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Flyin’ with Reason in Hurricane Season

The packing list for your early fall trip is simple – swimsuits, flip-flops, sunscreen and beach towel. You’re daydreaming about the chance to relax in the sun and unplug when your cell phone buzzes with a weather alert. A tropical storm is growing in the Atlantic and is expected to become a hurricane the day you are supposed to arrive at your tropical beach destination. How does this affect your travel plans?

Hurricane season runs in the Atlantic June 1 to Nov. 30. (The Eastern Pacific hurricane season starts a little earlier, running May 15 to Nov. 30.) Unfortunately, the path of a storm cannot be accurately predicted more than five to seven days out since weather patterns may change without much warning. As such, airlines have storm management plans and incorporate preparedness exercises into their training for a variety of situations that can impact air travel.

Airlines and the Federal Aviation Administration (FAA) work together to ensure safe air travel and determine the best course of action. There are times when it is simply not safe to fly and airlines often will cancel flights in advance of significant weather events, so it can recover and return operations to normal more quickly when the storm passes.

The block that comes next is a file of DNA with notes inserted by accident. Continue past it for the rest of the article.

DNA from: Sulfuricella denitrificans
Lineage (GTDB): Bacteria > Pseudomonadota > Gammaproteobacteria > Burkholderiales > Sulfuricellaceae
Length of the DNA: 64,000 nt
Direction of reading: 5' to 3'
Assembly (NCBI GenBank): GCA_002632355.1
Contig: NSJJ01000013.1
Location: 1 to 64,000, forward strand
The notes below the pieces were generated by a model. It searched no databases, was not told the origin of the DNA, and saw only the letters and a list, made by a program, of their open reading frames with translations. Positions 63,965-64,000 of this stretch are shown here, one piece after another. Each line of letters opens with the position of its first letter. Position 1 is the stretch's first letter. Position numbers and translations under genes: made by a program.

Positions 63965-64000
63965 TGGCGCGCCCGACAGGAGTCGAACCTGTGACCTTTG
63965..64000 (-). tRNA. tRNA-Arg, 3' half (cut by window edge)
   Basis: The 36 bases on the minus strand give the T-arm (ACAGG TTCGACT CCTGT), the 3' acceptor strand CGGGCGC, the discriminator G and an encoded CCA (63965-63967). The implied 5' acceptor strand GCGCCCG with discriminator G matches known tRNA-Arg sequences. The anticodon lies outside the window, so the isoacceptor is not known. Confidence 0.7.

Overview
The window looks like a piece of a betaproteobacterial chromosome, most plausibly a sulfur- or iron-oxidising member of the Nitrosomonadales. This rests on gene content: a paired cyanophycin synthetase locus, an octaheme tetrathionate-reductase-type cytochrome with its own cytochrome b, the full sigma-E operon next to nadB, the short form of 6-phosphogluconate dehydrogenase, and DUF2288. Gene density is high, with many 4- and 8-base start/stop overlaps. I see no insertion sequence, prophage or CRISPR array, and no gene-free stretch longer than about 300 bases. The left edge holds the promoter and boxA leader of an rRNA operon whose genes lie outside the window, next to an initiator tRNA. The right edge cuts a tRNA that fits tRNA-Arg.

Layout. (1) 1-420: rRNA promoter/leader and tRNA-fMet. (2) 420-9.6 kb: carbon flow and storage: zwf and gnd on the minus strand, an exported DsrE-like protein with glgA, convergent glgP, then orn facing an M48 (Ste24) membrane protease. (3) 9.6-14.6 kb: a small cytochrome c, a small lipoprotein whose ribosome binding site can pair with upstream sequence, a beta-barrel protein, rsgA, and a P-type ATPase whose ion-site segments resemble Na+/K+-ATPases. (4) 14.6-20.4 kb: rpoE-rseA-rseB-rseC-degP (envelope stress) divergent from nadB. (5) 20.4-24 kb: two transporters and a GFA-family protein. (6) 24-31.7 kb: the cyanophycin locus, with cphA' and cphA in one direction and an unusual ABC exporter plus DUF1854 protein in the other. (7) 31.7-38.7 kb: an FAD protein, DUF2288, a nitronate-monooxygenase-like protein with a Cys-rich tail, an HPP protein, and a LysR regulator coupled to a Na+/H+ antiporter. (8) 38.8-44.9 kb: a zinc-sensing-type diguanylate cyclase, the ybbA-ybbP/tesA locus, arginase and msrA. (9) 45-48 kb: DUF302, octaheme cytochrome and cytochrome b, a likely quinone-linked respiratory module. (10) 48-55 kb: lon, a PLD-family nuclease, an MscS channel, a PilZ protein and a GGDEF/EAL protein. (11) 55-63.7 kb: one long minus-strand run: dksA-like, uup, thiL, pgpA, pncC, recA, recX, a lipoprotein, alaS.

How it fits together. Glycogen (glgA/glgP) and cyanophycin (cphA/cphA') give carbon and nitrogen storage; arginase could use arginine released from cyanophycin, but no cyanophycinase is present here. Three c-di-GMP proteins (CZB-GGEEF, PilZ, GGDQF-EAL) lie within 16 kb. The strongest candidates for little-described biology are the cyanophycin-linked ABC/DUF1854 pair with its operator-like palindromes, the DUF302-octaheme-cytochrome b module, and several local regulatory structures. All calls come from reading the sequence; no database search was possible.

To assist in the process of air traffic management and ongoing airline operations, A4A Director of Airline Operations Frank Oley represents our members at the FAA Air Traffic Control System Command Center (Command Center) in Warrenton, VA.

Frank gave us a little behind the scenes insight to what goes on in preparation for a major storm:

From our desk, we facilitate the flow of information between the carriers and the FAA. The carriers employ weather services of their own and have information similar to the FAA. All concerned parties participate in teleconferences to share and compare meteorological models and up-to-the minute information, working together to strive for operations with the least possible impact to the customer.

Information sharing between the FAA and airlines aids in the process of determining air traffic initiatives and provides a common situational awareness for all parties to make sound decisions based first and foremost on safety.

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